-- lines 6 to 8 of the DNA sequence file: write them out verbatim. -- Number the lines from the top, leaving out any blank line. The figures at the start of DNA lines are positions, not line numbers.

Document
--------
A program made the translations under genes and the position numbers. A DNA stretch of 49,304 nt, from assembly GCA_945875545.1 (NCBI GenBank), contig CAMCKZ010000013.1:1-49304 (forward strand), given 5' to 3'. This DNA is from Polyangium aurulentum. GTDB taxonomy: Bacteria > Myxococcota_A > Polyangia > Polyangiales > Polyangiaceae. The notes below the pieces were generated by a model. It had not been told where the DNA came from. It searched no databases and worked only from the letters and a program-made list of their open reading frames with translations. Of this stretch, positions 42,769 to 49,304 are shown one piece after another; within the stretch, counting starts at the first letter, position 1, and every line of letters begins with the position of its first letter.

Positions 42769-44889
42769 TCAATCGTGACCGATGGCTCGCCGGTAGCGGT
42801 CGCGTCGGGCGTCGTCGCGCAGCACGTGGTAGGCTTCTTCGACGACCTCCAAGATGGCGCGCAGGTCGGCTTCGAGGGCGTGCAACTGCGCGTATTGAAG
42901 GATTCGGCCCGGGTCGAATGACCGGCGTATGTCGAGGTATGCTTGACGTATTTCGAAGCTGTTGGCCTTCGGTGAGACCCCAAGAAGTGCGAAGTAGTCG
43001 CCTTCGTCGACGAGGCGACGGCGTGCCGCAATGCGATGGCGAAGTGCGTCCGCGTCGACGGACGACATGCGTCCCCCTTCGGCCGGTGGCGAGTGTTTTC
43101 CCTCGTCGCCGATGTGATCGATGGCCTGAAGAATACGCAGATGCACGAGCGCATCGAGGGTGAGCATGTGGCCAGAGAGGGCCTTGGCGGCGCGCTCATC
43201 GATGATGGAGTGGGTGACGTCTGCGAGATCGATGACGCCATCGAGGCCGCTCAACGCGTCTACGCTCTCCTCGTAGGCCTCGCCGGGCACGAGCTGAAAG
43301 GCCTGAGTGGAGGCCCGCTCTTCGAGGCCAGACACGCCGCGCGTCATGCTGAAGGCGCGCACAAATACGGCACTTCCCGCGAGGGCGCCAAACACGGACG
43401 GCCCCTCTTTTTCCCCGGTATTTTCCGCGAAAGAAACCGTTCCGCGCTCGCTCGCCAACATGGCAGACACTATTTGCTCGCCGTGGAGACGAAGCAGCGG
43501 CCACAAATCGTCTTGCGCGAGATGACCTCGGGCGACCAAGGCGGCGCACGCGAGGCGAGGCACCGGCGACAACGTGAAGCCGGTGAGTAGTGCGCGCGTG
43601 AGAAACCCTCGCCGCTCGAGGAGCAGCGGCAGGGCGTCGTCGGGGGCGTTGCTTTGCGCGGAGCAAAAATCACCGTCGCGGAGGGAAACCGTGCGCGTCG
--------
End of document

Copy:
43001 CCTTCGTCGACGAGGCGACGGCGTGCCGCAATGCGATGGCGAAGTGCGTCCGCGTCGACGGACGACATGCGTCCCCCTTCGGCCGGTGGCGAGTGTTTTC
43101 CCTCGTCGCCGATGTGATCGATGGCCTGAAGAATACGCAGATGCACGAGCGCATCGAGGGTGAGCATGTGGCCAGAGAGGGCCTTGGCGGCGCGCTCATC
43201 GATGATGGAGTGGGTGACGTCTGCGAGATCGATGACGCCATCGAGGCCGCTCAACGCGTCTACGCTCTCCTCGTAGGCCTCGCCGGGCACGAGCTGAAAG